US6818570B2 (en) * 2002-03-04 2004-11-16 Asm Japan K.K. Method of forming silicon-containing insulation film having low dielectric constant and high mechanical strength
US20030170605A1 (en) * 2002-03-11 2003-09-11 Egan Visual Inc. Vapor deposited writing surfaces
EP1500600A4 (en) * 2002-04-26 2008-03-26 Hokkai Can Plastic containers coated on the inner surface and process for production thereof
NL1025096C2 (en) * 2003-12-21 2005-06-23 Otb Group Bv Method and device for the manufacture of a functional layer consisting of at least two components.
WO2007048098A3 (en) * 2005-10-18 2007-12-27 Southwest Res Inst Erosion resistant coatings
US20090214787A1 (en) * 2005-10-18 2009-08-27 Southwest Research Institute Erosion Resistant Coatings
US20100174245A1 (en) * 2009-01-08 2010-07-08 Ward Dean Halverson System for pretreating the lumen of a catheter
WO2011002375A1 (en) * 2009-06-29 2011-01-06 John Wollin Nicotine delivery system
US8790791B2 (en) 2010-04-15 2014-07-29 Southwest Research Institute Oxidation resistant nanocrystalline MCrAl(Y) coatings and methods of forming such coatings
DE102011009963A1 (en) * 2011-02-01 2012-08-02 Linde Aktiengesellschaft Method for arc joining and protective gas mixture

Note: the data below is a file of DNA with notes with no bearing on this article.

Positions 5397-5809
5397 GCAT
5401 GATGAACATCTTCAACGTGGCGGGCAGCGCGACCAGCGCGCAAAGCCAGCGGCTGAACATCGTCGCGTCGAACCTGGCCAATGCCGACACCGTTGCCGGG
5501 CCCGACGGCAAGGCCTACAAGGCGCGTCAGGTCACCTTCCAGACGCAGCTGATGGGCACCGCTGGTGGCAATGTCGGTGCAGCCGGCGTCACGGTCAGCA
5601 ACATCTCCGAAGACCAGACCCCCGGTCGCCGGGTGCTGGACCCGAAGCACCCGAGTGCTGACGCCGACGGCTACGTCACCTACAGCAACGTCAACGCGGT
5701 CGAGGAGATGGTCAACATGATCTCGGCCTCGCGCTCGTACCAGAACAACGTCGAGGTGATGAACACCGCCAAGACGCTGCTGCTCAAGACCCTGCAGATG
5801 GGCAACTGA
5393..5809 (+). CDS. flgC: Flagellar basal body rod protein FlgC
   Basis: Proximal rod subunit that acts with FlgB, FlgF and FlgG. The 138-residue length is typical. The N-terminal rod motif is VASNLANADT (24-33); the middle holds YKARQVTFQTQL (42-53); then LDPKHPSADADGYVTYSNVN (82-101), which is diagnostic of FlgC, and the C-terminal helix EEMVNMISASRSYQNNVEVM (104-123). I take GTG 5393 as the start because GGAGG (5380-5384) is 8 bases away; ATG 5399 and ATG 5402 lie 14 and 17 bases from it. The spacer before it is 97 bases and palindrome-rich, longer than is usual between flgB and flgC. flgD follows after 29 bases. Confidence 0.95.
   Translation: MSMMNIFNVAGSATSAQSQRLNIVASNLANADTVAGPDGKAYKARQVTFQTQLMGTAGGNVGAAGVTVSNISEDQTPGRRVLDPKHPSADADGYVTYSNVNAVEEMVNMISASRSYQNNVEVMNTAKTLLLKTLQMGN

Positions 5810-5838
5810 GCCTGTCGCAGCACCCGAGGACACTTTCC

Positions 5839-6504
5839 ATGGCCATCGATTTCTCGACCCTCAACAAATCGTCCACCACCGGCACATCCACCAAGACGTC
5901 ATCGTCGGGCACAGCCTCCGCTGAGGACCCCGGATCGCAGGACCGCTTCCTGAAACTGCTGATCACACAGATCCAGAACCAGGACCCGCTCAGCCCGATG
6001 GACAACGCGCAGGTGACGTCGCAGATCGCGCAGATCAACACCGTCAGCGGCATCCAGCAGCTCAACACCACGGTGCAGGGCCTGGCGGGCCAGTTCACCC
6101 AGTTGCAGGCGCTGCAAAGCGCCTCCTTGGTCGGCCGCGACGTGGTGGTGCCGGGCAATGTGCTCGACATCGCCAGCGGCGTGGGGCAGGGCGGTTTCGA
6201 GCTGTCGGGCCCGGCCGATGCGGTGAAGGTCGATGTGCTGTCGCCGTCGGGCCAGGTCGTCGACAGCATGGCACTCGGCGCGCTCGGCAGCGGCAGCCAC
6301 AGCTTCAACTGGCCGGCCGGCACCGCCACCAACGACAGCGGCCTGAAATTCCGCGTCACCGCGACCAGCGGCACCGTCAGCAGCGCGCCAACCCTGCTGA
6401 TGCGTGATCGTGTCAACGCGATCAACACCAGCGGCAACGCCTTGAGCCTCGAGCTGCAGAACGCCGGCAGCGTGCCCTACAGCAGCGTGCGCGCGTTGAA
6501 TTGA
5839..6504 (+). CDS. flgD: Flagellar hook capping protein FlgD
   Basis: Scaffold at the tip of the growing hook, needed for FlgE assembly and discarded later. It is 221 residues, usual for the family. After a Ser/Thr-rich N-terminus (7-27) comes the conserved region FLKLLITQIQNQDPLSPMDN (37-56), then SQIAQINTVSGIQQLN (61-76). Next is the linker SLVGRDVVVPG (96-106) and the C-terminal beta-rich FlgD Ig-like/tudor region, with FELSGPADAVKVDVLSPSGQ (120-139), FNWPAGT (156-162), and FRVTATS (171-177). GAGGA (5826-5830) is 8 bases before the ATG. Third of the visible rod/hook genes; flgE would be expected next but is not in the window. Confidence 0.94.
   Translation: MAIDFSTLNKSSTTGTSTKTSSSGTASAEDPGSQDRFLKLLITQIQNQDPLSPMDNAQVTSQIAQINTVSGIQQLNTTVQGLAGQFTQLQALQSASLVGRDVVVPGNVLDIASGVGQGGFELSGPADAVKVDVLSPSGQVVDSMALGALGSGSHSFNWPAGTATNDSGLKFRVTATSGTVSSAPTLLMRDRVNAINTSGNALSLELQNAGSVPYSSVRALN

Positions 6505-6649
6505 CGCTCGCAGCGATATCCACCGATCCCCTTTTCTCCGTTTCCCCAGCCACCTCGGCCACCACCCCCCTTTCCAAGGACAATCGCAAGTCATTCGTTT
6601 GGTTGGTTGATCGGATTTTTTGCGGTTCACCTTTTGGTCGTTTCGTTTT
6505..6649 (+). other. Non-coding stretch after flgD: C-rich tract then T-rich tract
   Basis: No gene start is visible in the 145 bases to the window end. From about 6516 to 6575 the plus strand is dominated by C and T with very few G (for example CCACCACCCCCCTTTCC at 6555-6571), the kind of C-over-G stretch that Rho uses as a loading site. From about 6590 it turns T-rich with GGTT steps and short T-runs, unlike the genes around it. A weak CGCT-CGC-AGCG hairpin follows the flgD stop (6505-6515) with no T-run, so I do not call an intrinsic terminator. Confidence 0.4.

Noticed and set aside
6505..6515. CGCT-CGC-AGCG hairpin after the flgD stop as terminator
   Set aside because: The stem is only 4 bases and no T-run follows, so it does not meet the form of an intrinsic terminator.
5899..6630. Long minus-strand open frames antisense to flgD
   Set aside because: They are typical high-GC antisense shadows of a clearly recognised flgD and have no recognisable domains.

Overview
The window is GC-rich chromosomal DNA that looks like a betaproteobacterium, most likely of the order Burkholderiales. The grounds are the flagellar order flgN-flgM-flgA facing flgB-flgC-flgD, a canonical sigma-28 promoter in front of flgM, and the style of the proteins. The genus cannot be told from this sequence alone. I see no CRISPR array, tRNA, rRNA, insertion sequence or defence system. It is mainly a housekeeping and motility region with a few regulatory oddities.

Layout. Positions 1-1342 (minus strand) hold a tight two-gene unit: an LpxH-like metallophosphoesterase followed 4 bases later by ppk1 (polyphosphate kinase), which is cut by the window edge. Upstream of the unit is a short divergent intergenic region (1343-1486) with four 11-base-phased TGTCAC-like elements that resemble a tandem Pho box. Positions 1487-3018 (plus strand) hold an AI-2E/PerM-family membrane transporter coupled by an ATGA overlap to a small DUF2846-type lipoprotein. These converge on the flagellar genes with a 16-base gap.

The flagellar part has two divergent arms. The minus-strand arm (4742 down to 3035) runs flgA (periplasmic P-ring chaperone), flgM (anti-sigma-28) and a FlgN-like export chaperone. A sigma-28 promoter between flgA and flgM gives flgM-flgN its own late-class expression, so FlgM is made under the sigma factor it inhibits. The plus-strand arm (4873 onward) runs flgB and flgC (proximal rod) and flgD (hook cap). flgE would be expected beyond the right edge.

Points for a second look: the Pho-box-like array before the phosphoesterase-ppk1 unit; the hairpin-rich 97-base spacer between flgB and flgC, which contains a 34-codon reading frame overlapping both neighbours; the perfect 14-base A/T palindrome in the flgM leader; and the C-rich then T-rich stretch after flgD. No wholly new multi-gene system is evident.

DE102011009964A1 (en) * 2011-02-01 2012-08-02 Linde Aktiengesellschaft A method of soft, hard and high-temperature soldering
US9511572B2 (en) 2011-05-25 2016-12-06 Southwest Research Institute Nanocrystalline interlayer coating for increasing service life of thermal barrier coating on high temperature components
US9523146B1 (en) 2015-06-17 2016-12-20 Southwest Research Institute Ti—Si—C—N piston ring coatings

Citations (10)

* Cited by examiner, † Cited by third party
Publication number Priority date Publication date Assignee Title
US3733309A (en) * 1970-11-30 1973-05-15 Du Pont Biaxially oriented poly(ethylene terephthalate)bottle